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Referrals show ICC’s failings

There's no better example of the dysfunctional nature of international cricket administration than the UDRS - Umpire Decision Review System.

india Updated: Jul 17, 2010 23:36 IST

There's no better example of the dysfunctional nature of international cricket administration than the UDRS - Umpire Decision Review System.

In late 2009 the ICC informed us the UDRS was a crucial component in ensuring the correct decision was reached on the field. Now, here we are in mid-2010 and two Test series are going to be completed without the use of the UDRS.

There are different reasons for no UDRS in the Pakistan v Australia and the Sri Lanka v India series. In the former, Pakistan (the home Board) say they can't afford the system and in the latter India doesn't want it. So what are the chances of ensuring the correct decisions are made on the field if there appears little likelihood of reaching consensus off it?

The problem is the chairmen of each individual cricket Board meet as the ICC and agree on a direction for the game and then promptly head off and act in the best interest of the individual Board they're representing.

The outgoing president of the ICC, David Morgan recently said; "The recruitment of additional independent directors would improve corporate governance."

His assertion is correct but the comment would seem less like the log in the kids playground - hollow - if, in addition to taking steps to achieve the aim of a more independent ICC Board it was complemented by a move to also have that body as the overall ruling authority in the game.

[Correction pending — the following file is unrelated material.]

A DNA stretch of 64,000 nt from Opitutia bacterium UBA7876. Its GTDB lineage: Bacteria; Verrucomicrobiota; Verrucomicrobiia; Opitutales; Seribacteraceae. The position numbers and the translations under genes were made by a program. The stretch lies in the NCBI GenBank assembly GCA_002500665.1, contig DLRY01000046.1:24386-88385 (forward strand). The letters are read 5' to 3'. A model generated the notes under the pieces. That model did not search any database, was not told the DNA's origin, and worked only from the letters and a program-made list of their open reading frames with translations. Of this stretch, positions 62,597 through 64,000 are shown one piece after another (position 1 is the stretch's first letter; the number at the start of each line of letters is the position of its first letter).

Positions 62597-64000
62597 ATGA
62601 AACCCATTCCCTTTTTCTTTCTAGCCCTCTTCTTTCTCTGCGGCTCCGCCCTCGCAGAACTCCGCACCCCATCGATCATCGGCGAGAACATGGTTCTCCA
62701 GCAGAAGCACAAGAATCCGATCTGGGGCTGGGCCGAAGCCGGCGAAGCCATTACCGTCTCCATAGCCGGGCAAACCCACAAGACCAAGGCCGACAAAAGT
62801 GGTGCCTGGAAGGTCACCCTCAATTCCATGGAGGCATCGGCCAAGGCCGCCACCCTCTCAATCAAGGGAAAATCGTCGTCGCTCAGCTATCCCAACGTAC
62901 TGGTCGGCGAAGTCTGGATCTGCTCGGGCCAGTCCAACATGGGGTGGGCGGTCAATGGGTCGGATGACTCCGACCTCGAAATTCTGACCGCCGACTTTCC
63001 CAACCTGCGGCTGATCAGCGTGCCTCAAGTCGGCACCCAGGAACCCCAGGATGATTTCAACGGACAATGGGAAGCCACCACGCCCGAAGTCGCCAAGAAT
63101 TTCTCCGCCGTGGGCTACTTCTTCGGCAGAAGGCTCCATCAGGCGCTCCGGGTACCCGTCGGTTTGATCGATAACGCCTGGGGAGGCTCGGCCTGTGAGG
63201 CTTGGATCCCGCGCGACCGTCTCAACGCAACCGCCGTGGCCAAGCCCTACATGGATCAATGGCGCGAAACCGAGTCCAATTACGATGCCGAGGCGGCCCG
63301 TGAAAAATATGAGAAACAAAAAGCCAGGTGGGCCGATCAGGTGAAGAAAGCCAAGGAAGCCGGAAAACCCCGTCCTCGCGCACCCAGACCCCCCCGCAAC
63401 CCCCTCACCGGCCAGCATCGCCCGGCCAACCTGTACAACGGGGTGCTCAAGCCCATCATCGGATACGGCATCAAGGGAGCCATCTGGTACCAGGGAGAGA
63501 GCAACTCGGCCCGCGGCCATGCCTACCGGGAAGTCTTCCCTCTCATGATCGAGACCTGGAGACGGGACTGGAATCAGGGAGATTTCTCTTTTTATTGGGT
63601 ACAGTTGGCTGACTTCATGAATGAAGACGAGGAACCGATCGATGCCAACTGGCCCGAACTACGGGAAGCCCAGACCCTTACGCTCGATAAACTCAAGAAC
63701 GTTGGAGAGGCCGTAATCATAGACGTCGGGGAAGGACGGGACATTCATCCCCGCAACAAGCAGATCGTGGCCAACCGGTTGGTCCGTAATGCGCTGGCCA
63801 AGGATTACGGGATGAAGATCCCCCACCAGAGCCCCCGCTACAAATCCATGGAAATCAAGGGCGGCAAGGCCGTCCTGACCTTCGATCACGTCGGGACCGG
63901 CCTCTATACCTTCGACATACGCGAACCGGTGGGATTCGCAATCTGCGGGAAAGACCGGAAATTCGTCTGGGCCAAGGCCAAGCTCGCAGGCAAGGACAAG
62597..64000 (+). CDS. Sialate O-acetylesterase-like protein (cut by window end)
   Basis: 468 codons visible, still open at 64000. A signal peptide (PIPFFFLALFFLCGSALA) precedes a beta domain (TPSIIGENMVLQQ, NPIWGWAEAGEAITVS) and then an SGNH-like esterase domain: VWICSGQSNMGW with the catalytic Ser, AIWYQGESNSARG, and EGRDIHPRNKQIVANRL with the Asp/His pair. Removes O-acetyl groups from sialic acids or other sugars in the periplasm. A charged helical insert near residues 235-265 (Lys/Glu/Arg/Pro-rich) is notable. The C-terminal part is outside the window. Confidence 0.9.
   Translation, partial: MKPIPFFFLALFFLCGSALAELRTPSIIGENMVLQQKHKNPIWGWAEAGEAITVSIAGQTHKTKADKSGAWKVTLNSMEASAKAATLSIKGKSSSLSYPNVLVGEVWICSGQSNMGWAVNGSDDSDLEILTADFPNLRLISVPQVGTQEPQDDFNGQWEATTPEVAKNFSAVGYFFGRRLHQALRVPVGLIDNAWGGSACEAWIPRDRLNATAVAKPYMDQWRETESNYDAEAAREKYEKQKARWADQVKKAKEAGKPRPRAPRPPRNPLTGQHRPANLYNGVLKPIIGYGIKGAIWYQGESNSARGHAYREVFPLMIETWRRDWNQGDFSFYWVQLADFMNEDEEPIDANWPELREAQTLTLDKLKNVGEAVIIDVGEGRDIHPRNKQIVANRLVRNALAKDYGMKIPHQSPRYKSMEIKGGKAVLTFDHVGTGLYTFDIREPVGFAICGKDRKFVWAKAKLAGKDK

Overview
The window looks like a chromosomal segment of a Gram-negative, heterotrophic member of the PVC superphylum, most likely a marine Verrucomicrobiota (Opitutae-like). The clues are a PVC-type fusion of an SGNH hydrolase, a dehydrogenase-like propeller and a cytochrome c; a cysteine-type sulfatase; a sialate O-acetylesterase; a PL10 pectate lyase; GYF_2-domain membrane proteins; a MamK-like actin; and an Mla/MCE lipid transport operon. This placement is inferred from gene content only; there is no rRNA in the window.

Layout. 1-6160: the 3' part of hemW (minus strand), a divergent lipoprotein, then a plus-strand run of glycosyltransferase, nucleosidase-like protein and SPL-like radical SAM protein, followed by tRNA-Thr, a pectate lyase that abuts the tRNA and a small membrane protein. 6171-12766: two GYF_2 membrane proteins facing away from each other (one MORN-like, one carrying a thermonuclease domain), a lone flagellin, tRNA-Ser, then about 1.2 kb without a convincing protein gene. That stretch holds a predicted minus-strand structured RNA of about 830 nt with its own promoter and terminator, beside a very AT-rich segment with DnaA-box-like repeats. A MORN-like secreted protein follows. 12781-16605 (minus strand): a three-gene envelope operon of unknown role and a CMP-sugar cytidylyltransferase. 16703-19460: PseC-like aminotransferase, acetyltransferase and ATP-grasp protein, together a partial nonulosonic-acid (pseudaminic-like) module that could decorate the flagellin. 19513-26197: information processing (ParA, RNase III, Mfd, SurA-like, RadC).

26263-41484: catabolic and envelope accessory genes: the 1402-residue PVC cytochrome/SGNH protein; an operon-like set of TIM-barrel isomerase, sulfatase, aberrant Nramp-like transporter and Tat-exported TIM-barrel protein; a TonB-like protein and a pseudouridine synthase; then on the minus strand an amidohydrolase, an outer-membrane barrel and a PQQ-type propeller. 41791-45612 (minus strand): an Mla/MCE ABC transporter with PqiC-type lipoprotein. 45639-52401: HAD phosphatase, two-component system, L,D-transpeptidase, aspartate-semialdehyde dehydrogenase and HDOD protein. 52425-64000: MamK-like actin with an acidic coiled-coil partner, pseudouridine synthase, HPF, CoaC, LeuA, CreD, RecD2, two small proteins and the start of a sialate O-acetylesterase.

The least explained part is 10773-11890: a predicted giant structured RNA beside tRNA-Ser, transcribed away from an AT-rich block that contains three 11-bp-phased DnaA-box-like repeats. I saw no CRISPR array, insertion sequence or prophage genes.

Surely every Test series has to be played under the same set of laws and playing conditions. Firstly, on the basis that there should be justice for all players, then for the integrity of Test cricket's statistics and finally, so the officials aren't made to look like right nongs.

There's much to be sorted out with the UDRS if it's to become widely accepted as a tool to assist umpires reach the correct conclusion. At the moment, despite being told by the ICC that it's there to eradicate the howlers, there's far too much emphasis on scrutinising 50/50 decisions. This will probably continue to be the case as long as the right of appeal rests with the players.

I'm not personally in favour of the UDRS but that's immaterial; it's the players and umpires who have to decide the system's method of operation and fate. However, in conjunction with efforts to fine tune the system, I would also like to hear some parallel discussion on ways to improve the standard of umpiring.